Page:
We all took photos of Ulla cutting her cake with Bialystock and Bloom on either side. I invited Julie’s mom to say a few words; very quickly she broke down and asked me to speak instead. I looked at my cast of 64 vibrant, happy, enthusiastic New York City public school students and said, “A year ago, Julie had a very different sort of birthday at Sloan Kettering Hospital. Had you asked her then what she wanted most, it would have been to be healthy so she could be back with her friends rehearsing a play. Well, what a difference a year makes. Today Julie’s wish has come true, and it is something she worked very hard to achieve. Today should help us to put things in perspective and not take the good things we are given for granted, for they are the very same things that many others are wishing for.” I believe at that point we all had a good cry.
Julie was remarkable in the role of Ulla. And when she stood center stage at the end of her number “When You Got It, Flaunt It,” the audience went wild. Many had no idea of the journey it took to get to this moment, but those who did applauded not only for her great talent, but also for her incredible perseverance.
At one point, Mrs. Guacello, the mother of our Max Bialystock, mentioned that she had a friend who was a reporter and might be interested in writing a story about the show and Julie. Of course I said no problem, but because my mind and “to-do” list were so cluttered, I thought nothing more about it. Then before one of the performances, she introduced me to the reporter. I was not even sure what newspaper he was connected with, maybe a Brooklyn neighborhood publication. I pointed the way to Julie as I ran about dealing with some sort of dire emergency, most likely a missing button or fallen hem.
After our final Saturday night performance, I got home very late and stopped at the 24-hour deli around the corner for a midnight snack. As I walked in, I noticed the stack of Sunday papers ready to sell, and lo and behold what did I find as I turned the first page of the New York Daily News? There on page two was a giant photograph of my production of The Producers, a big beautiful photo of Ulla flanked by Bialystock and Bloom with the headline “When You Beat It, Flaunt It!” Our visitor had been a feature reporter for the Daily News, who wrote a full-page article on Julie and her yearlong struggle to make it back to the stage of Edward R. Murrow High School. If ever a story deserved to be told, it was this one.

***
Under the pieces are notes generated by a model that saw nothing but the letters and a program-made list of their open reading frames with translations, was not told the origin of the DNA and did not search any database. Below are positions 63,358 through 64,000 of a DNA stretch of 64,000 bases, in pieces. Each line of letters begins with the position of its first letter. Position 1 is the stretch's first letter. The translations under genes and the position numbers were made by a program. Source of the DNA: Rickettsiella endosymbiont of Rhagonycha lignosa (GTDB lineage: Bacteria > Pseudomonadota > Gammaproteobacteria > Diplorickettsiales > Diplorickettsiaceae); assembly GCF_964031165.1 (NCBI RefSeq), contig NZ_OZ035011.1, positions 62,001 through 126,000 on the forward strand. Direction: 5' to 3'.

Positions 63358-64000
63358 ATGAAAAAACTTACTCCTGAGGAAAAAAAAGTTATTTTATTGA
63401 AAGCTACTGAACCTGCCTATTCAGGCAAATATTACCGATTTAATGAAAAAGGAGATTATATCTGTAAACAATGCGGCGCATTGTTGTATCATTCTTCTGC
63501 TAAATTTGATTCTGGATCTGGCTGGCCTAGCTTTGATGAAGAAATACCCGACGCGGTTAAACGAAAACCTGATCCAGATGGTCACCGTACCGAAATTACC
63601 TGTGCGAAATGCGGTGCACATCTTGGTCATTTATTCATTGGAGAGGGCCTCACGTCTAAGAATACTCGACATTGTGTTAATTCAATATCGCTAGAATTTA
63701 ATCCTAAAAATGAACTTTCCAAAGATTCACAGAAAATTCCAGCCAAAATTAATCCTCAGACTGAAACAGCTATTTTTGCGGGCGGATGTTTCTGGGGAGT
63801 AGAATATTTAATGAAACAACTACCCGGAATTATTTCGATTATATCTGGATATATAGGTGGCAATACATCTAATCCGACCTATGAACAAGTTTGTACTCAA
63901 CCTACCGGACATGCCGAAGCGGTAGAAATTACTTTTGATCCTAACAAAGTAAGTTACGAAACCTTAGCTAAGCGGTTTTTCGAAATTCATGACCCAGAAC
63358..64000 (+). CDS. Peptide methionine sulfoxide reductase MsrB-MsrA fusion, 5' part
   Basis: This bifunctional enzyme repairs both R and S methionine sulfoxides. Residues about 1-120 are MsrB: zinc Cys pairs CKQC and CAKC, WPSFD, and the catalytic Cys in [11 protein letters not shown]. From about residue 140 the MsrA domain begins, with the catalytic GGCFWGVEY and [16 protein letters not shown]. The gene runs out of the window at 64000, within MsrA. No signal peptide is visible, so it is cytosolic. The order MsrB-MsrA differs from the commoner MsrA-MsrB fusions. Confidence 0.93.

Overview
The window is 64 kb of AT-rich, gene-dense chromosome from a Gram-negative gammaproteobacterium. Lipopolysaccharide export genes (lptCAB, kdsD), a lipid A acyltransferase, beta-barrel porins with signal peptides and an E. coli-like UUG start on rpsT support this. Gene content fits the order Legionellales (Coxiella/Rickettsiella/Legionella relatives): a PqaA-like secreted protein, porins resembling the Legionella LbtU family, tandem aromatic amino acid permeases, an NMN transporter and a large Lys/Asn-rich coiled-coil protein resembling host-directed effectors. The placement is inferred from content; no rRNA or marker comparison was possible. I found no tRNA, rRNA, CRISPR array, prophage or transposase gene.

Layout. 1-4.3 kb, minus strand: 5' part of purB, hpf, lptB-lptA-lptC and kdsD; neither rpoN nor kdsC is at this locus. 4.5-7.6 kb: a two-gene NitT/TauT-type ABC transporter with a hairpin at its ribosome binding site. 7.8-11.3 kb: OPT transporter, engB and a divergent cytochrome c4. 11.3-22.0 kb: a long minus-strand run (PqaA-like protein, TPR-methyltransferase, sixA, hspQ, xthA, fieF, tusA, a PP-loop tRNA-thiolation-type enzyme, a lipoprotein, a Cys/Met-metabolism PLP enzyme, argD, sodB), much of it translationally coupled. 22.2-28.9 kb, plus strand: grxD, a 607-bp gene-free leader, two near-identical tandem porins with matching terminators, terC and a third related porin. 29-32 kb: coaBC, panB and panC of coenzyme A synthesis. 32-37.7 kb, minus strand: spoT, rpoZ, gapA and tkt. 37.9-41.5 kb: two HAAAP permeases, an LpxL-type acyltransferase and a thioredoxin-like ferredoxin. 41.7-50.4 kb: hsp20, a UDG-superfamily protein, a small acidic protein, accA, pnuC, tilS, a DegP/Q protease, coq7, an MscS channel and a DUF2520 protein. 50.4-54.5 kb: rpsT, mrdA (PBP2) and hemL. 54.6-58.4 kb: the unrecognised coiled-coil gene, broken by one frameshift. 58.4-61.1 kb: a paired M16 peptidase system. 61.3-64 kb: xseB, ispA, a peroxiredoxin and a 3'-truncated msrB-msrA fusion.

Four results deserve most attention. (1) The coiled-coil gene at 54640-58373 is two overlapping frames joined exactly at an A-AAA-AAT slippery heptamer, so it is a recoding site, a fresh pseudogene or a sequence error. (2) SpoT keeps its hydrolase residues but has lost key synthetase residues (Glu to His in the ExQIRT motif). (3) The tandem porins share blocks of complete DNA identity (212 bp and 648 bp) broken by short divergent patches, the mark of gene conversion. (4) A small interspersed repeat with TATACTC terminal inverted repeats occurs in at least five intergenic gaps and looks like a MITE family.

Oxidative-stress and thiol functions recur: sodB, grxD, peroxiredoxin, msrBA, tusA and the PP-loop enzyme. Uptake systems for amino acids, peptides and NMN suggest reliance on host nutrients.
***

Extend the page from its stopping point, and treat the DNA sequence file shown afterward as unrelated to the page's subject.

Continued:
Six years later, after Julie had graduated from Cornell University and I had long since retired, we found ourselves cast in a production of West Side Story. Julie was a featured dancer and I played Doc. The best part of each performance was standing in the wings watching Julie dance. I couldn’t help but recall the year she went from collapsing backstage to shining center stage. I thought how with a little bit of luck and a whole lot of love and support, sometimes things work out well -- and even real life can have a happy ending.
Rory Lance is the stage name of Player Rory Schwartz. He is an accomplished character actor on both the musical and dramatic stages and in numerous film and television projects. He has also spent much of his career teaching and introducing young people to the joys and challenges of the theatre. This piece was adapted from his book My Year In Vaudeville.